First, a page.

Informational Interviews: An Excerpt from Navigating the Path to Industry
Networking is incredibly important for any non-academic job search. Most job searchers recognize this, but still fail to take advantage of one of the most powerful forms of networking, the informational interview.
An informational interview is an interview where you ask someone who’s working in a job that sounds interesting to you a lot of questions and try to figure out if you’d like the job and how you might get such a job. You do not contact someone and ask for a job, even if that person has a job you want posted. You contact her and ask if you can ask some general questions about her field and how she got to where she is today.
This is the step where many of your peers will drop out. It is intimidating to reach out to people you do not know and ask them to meet you to answer your questions. Why in the world would they agree to do this? Amazingly, most people will say yes. They remember how hard it was to make the transition out of academia and are willing to help out. Also, people generally like to talk about themselves and to feel like an expert giving advice.
Once you’ve scheduled an informational interview, spend some time preparing. Do background research online so that you know the basic jargon of the field, and can ask intelligent questions. Prepare a list of questions and take it with you to the interview. You don’t need an extensive list, just a few to get the conversation started. You can also always ask someone to tell you about his career path, and to describe a day in the life of someone in his job. Then let the conversation evolve. You’ll probably come up with more questions as the conversation proceeds.
You absolutely must be prepared to give your research summary and the summary of what sorts of industry jobs you’re considering. If you can’t give a good research summary, your interviewee is unlikely to want to stick her neck out and tell a potential hiring manager that she thinks you are sharp. If you can’t describe the information and advice you’re looking for, she can’t search her network for someone who can help you.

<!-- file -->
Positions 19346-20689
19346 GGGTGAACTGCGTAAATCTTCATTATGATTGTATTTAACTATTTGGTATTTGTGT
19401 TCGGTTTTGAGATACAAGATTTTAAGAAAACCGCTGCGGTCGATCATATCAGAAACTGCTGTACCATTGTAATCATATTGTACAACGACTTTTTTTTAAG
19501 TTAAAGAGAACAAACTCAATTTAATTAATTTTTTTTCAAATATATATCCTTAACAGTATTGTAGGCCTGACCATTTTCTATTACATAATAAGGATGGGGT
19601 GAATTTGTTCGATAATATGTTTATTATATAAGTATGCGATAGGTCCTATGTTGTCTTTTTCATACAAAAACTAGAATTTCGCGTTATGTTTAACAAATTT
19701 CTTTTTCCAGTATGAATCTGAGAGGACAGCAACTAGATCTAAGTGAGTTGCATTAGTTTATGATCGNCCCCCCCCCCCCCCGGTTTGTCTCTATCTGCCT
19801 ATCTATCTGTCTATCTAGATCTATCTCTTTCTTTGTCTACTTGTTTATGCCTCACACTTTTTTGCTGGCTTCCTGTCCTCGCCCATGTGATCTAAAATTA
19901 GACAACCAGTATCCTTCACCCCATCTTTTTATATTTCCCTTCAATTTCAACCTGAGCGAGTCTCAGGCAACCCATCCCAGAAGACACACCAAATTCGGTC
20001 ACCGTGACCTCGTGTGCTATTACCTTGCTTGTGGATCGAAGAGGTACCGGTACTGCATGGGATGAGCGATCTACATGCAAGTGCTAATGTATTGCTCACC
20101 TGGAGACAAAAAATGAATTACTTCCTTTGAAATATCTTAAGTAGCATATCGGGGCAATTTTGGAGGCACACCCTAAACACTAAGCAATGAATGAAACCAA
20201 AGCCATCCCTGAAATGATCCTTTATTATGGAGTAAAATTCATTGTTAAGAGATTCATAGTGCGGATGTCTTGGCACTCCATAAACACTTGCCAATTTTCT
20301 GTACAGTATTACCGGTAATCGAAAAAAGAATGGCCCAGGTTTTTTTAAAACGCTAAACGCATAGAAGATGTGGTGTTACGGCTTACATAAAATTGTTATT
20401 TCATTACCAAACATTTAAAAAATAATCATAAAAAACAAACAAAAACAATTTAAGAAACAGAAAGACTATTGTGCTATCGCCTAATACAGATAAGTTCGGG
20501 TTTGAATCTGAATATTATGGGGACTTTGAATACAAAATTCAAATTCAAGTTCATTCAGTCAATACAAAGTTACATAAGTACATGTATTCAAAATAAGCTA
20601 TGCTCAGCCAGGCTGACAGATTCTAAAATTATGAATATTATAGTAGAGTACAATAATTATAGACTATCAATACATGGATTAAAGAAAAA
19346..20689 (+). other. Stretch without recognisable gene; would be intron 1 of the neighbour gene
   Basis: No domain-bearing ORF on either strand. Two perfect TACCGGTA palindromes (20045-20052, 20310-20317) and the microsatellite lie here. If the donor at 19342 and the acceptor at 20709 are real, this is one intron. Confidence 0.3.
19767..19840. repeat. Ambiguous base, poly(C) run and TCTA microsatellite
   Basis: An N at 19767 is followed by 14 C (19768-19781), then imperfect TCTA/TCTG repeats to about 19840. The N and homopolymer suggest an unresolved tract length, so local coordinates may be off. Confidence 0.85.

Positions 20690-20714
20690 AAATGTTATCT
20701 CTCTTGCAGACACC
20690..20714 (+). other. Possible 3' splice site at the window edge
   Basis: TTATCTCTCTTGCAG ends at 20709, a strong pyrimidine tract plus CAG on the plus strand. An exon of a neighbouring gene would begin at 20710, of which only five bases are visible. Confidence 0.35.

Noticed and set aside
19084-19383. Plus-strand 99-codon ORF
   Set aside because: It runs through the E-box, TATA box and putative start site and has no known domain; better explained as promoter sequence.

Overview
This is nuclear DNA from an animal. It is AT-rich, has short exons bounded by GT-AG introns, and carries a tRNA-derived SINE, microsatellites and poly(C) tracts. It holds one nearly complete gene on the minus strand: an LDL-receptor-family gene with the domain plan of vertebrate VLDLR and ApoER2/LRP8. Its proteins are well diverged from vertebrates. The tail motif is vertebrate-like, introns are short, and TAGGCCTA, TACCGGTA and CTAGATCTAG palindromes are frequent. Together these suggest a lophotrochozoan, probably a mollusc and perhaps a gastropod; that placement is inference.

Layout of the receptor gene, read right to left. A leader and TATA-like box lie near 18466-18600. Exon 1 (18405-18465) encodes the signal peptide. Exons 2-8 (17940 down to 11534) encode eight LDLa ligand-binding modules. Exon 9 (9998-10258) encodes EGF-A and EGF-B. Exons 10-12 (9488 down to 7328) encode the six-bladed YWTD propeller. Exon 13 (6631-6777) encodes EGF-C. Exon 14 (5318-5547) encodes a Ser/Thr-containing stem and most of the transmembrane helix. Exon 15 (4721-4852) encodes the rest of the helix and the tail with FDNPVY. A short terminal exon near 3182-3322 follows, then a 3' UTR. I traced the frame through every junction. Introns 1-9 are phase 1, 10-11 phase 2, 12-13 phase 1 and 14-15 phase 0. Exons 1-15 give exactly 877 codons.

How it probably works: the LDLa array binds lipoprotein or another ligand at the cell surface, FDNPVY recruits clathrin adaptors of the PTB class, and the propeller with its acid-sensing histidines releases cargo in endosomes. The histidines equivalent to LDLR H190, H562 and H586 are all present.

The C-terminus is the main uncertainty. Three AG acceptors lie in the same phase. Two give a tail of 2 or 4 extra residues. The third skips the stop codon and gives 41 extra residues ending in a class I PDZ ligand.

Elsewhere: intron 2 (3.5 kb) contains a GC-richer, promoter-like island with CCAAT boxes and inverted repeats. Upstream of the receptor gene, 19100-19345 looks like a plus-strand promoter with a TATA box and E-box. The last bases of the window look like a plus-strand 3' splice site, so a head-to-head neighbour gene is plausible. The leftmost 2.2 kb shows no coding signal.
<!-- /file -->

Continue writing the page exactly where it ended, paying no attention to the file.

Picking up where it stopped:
After the interview is over, follow up with a thank you email. If the interviewee offered to put you in touch with some other people, this is a good chance to say something like “I look forward to talking to your friends Joe Jackson and Annie Anderson about opportunities in industrial underwater basket-weaving.” Usually, this is enough of a reminder to prompt someone to follow through on their offer of help. If a couple of weeks pass and you never get that introduction, though, you can reach out again with a gentle reminder, saying something like “I know you’re very busy. I just wanted to check if you’ve had a chance to contact Joe Jackson, in case I missed an email.” Only remind someone once unless they have specifically told you to pester them until they follow through. If they don’t follow through, heave a big sigh and move on to the next contact. You still learned from your conversation and made a new connection with someone who might be able to help you in the future.
This is an excerpt from Navigating the Path to Industry, a job search advice book by M.R. Nelson. It has been lightly edited to enable it to stand alone as an excerpt.